stevenem said...

Now I'm confused. This person works at a studio where they do all three: First, they review your portfolio, then, if, and only if they think you are worthy, (unlike this individual's previous employer), they deign to give you a test. If you pass the test, they invite you in for an interview, presumably to make sure (?)you'll be nice to work with and not too "old." It's easier to get a Nobel Prize.

Also, it's a little bit disingenuous for this person to claim that he had to test for EVERY job he ever had. I work at the same studio he had previously, at the same time, and I got hired on the strength of my portfolio and experience.

Anonymous said...

For those that think one page of script is fair for a test: a script page can translate up to 75 panels and can minimally take 2 1/2 days to rough and cleanup - especially on a gag or action show.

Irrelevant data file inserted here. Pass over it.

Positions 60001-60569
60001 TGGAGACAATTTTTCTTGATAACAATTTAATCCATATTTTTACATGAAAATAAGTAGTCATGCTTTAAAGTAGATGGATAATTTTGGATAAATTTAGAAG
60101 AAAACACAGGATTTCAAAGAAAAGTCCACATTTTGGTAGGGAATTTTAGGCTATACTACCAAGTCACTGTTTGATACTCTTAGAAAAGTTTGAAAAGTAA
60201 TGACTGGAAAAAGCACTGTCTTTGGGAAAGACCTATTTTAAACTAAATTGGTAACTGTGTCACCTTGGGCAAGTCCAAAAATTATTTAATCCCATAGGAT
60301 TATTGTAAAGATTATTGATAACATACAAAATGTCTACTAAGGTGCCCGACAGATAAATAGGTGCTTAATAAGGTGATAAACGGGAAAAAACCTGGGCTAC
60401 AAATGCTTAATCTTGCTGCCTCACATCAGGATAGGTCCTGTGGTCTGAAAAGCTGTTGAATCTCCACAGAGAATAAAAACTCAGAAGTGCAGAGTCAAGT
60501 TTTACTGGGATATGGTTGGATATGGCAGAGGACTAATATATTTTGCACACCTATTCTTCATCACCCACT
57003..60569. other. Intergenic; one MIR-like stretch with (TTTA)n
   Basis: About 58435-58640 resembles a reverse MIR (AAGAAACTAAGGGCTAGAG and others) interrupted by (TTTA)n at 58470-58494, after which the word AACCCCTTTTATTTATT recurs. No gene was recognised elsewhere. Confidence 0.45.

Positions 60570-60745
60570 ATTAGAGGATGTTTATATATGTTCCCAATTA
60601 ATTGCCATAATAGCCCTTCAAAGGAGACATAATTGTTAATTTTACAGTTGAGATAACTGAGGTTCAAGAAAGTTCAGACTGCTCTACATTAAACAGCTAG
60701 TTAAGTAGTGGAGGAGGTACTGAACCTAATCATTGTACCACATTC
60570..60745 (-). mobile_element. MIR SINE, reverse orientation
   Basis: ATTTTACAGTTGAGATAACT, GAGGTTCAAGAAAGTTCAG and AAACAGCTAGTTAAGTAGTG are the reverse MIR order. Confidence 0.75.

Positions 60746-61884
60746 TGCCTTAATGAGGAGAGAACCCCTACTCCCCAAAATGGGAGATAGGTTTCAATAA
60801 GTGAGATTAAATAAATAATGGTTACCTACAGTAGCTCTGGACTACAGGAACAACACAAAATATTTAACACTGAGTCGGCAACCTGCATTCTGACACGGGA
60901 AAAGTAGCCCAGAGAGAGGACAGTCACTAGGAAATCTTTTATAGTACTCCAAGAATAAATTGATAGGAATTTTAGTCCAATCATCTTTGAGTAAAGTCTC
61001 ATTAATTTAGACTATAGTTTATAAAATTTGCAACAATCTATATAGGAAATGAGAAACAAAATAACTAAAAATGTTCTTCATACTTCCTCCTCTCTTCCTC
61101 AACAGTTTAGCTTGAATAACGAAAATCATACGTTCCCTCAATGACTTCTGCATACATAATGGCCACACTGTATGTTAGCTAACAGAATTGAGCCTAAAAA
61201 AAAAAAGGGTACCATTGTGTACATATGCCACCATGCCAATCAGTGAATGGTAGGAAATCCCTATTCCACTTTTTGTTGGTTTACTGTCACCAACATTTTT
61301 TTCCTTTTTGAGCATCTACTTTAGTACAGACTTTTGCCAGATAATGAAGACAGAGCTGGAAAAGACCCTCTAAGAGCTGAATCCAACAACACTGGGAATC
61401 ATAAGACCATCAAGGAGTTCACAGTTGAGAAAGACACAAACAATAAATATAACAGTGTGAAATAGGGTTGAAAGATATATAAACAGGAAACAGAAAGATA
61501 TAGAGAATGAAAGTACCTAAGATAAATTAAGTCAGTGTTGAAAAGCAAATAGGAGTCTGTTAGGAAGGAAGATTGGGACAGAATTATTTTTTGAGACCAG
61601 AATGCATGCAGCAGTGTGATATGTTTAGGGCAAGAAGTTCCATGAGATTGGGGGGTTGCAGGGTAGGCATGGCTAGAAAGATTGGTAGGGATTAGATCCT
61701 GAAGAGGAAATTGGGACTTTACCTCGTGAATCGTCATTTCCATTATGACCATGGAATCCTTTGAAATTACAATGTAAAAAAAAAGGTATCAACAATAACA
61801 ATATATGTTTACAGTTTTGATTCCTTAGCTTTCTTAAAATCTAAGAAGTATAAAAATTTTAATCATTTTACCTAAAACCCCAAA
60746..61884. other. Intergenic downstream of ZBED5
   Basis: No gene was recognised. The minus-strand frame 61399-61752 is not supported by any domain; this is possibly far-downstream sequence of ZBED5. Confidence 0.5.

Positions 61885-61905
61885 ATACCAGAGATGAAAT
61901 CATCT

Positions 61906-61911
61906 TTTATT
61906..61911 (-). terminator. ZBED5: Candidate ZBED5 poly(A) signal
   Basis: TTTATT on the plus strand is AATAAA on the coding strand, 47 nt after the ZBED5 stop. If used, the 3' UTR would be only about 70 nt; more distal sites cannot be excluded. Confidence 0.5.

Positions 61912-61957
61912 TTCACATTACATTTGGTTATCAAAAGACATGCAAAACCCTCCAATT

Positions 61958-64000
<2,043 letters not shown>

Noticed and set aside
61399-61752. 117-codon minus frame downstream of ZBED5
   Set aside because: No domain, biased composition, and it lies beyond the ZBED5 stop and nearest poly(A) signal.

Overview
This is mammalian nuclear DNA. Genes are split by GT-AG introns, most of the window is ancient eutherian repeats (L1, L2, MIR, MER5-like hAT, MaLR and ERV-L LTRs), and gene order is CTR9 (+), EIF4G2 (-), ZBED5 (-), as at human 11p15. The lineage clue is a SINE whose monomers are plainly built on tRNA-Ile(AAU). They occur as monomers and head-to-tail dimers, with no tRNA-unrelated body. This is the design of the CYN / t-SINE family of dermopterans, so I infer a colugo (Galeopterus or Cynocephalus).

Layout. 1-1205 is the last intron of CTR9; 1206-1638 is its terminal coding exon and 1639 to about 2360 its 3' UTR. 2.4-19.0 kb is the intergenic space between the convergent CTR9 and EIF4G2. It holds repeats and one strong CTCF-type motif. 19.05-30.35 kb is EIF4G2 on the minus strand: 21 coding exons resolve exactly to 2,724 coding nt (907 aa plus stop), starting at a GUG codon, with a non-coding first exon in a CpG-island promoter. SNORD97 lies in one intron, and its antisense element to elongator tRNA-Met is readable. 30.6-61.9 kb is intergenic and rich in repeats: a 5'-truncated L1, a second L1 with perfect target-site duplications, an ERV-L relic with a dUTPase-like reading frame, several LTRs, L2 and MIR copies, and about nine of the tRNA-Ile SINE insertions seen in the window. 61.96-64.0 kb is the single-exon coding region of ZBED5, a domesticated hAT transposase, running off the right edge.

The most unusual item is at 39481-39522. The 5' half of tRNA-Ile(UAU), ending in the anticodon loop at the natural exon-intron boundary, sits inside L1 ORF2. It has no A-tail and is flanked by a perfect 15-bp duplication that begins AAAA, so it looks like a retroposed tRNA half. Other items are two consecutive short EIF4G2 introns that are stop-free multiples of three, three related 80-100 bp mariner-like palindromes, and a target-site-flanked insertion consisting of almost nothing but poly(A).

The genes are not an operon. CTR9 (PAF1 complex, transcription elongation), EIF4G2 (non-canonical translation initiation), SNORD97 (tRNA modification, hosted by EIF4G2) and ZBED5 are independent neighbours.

As a working storyboarder I sure don't have time to do that much work without any guarantee of money.
Anyone that does probably isn't someone you would want to hire.
I can understand tests for storyboard clean-up, (a half dozen panels should be adequate), but trying to give a test for storyboard is a joke and any prefessional storybaorder knows it. The only time a test is given by anyone of serious credentials is if you don't have any smples in your portfolio and they really don't think you can do the work. The chances of someone getting hired is pretty slim in most cases.

Anonymous said...

To poster 11:18: